Board Votes to Support Paris Climate Agreement

Cortese Calls for Counties across the Country to Form a Coalition

Acting on a request by Board President Dave Cortese, the Santa Clara County Board of Supervisors unanimously voted on Tuesday, June 6, to initiate a resolution affirming the County’s commitment to combating climate change and leading the way for other counties to join the efforts.
 
A resolution will return to the Board at the June 20 meeting. On Tuesday, the Board also approved a plan to enlist other counties across the nation to form a coalition to sign on to the agreement.
 
Supervisor Cindy Chavez also requested that a yearly report be given to the Board on how the County is living up to the Paris Climate Agreement standards in reducing Greenhouse Gas emissions and following other energy conservation measures.
 
Cortese’s proposal is a response to President Donald Trump’s decision to remove the United States from the Paris Climate Agreement, which 147 countries have ratified.
 
“Trump’s decision runs counter to the County’s own actions to combat climate change,” Cortese said. “We want to let the world know that Santa Clara County and Silicon Valley have a long-term commitment to sustaining our environment and we’re ask other counties to join us.”
 
The action comes just after an announcement that the County Fleet Management Team has won an award as one of the “Best 100 Fleets in the Americas” because of the County’s heavy investment in hybrid and electric vehicles and its response to community needs.
 
The County also has:

  • Developed over 17 Megawatts of renewable solar energy at 15 sites, which will produce an estimated 26.5 million kilowatt-hours of clean electricity during 2017, and will reduce Greenhouse Gas emissions by over 5,000 metric tons of CO2 (equivalent to removing over 1,000 passenger cars from the road for one year).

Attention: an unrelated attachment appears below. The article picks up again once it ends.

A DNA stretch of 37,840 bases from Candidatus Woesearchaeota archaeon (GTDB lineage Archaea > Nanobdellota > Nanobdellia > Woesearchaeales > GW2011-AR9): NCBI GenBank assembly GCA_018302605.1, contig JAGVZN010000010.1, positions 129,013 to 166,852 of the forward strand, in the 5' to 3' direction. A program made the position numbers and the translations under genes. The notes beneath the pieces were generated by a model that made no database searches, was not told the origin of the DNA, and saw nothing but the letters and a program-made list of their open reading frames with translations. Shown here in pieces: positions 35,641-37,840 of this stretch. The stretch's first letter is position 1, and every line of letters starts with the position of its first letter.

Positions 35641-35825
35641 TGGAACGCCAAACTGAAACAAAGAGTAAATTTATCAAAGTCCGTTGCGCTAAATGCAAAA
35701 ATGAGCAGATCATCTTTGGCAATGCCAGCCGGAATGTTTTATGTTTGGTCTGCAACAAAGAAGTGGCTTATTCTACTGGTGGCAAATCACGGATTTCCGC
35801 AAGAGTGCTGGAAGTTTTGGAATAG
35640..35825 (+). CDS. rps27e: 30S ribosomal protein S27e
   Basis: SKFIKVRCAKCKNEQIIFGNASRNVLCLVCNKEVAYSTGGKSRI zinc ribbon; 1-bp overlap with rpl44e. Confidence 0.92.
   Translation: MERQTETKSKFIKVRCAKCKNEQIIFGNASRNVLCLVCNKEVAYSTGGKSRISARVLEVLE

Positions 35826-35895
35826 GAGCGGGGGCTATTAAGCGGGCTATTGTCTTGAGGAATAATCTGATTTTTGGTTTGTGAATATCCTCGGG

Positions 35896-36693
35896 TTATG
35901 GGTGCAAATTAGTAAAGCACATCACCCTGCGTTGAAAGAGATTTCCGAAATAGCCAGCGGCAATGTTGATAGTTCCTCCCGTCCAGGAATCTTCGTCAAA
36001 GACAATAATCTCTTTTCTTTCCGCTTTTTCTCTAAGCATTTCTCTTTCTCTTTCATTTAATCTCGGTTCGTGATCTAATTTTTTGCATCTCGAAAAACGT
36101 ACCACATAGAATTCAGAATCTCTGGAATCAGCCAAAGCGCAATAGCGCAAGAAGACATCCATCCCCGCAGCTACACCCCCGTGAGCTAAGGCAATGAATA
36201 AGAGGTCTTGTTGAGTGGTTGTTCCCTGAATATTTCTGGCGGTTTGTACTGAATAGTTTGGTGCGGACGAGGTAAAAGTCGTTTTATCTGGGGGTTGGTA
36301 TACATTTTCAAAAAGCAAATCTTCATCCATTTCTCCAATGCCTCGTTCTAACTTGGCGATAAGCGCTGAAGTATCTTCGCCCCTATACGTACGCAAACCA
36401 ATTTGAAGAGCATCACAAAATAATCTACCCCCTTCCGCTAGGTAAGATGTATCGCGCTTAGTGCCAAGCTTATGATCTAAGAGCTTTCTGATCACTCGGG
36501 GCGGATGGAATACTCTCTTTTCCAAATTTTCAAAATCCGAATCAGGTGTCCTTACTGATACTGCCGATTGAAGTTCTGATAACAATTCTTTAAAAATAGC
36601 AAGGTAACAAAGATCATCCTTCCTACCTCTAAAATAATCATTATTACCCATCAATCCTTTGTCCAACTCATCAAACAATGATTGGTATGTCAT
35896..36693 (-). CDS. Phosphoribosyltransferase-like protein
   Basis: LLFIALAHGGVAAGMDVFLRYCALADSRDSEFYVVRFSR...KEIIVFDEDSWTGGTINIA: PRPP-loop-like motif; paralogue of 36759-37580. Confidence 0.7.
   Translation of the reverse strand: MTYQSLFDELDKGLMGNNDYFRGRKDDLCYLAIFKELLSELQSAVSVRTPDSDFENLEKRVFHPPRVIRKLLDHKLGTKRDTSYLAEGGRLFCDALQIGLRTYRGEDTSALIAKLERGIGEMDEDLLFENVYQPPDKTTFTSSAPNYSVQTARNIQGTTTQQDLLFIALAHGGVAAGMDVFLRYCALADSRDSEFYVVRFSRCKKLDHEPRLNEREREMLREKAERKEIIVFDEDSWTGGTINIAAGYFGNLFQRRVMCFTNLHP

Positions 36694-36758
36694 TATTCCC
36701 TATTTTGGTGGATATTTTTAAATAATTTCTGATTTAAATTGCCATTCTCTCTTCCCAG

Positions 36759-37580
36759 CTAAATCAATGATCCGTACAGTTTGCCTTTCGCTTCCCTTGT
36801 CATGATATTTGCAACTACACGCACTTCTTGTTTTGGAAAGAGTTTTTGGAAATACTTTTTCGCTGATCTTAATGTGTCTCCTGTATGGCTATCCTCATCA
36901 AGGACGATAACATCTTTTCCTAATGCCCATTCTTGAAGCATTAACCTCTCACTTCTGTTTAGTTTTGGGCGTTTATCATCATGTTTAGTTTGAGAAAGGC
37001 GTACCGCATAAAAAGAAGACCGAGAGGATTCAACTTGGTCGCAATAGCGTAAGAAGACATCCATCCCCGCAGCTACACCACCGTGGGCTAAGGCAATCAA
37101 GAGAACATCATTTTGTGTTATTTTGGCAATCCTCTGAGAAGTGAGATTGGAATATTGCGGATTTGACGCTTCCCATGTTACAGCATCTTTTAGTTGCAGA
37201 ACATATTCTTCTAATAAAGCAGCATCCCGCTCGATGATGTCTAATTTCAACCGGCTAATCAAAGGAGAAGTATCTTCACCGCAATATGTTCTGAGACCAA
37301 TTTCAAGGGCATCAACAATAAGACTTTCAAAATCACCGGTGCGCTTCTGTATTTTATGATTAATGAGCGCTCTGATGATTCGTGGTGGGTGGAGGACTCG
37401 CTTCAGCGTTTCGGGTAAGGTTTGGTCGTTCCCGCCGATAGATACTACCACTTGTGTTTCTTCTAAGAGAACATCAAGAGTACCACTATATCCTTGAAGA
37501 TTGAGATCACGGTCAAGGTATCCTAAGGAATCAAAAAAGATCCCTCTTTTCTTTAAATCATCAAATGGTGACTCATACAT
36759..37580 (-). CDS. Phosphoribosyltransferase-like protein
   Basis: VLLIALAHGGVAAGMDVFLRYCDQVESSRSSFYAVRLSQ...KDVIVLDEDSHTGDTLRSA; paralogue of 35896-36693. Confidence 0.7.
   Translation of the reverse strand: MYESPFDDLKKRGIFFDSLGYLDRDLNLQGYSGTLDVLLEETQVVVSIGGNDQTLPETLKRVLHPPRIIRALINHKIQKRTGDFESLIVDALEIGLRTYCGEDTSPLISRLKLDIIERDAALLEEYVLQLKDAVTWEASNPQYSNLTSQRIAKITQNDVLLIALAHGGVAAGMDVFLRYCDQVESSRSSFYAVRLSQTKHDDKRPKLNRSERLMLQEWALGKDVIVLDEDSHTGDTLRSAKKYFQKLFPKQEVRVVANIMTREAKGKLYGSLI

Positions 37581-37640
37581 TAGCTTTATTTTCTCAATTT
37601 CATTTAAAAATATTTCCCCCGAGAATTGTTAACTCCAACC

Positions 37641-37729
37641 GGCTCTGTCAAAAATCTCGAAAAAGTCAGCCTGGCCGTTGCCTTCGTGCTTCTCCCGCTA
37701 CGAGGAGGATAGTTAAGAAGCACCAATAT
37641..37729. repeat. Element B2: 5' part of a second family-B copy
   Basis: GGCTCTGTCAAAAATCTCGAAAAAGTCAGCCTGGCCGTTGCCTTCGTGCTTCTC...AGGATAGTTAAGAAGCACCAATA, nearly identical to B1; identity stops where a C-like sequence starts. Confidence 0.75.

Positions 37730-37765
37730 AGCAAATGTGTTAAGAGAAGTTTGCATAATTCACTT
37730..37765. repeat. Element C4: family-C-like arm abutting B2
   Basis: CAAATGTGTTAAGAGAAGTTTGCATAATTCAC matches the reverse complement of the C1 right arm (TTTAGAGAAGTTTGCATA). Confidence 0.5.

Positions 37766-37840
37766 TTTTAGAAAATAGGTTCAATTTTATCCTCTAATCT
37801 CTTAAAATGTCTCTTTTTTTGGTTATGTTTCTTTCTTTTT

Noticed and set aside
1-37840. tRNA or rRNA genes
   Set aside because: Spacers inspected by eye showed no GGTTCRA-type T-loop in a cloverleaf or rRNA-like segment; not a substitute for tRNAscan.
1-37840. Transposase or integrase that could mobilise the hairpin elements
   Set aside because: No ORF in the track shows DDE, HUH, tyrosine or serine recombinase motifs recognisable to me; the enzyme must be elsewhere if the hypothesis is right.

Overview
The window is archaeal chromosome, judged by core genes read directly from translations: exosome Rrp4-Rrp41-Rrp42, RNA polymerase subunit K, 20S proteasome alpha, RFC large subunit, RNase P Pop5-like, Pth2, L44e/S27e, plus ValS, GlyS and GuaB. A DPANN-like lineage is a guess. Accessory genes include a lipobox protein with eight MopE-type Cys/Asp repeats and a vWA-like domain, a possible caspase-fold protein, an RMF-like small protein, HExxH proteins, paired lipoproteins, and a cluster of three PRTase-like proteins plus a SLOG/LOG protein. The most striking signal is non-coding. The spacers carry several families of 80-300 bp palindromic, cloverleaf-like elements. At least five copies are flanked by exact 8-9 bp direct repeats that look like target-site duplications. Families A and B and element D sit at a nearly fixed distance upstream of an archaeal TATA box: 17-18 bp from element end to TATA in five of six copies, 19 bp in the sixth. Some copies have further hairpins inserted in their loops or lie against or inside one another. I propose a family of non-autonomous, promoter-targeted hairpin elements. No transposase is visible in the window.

• Partnered with 11 additional communities to form Silicon Valley Clean Energy, which began providing 100% carbon-free electricity to enrolled customers as of April 3, 2017.
  • Achieved a nearly 70% waste diversion rate (as of 2015 – the most recent data available), saving roughly 8,100 tons from landfill disposal and avoiding over 25,000 metric tons of CO2 emissions (equivalent to removing 5,300 passenger cars from the road for a year).
  • Adopted LEED Silver certification as the baseline standard for new County buildings, which requires even greater energy efficiency reductions than those already required in California’s stringent Title 24 building code.
  • Reduced annual water usage at County facilities by over 65 million gallons since 2009, a reduction of nearly 20%, and a savings of approximately 260,000 kilowatt-hours a year (equivalent to removing nearly 50 passenger cars from the road each year).

For more information or an interview, please contact the Office of Supervisor Dave Cortese at 408-299-5030.

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Media Contacts:  Janice Rombeck, Office of Supervisor Dave Cortese, (408) 299-5030 (Office)/(408) 803-2095 (Cell)
 
Posted: June 7, 2017

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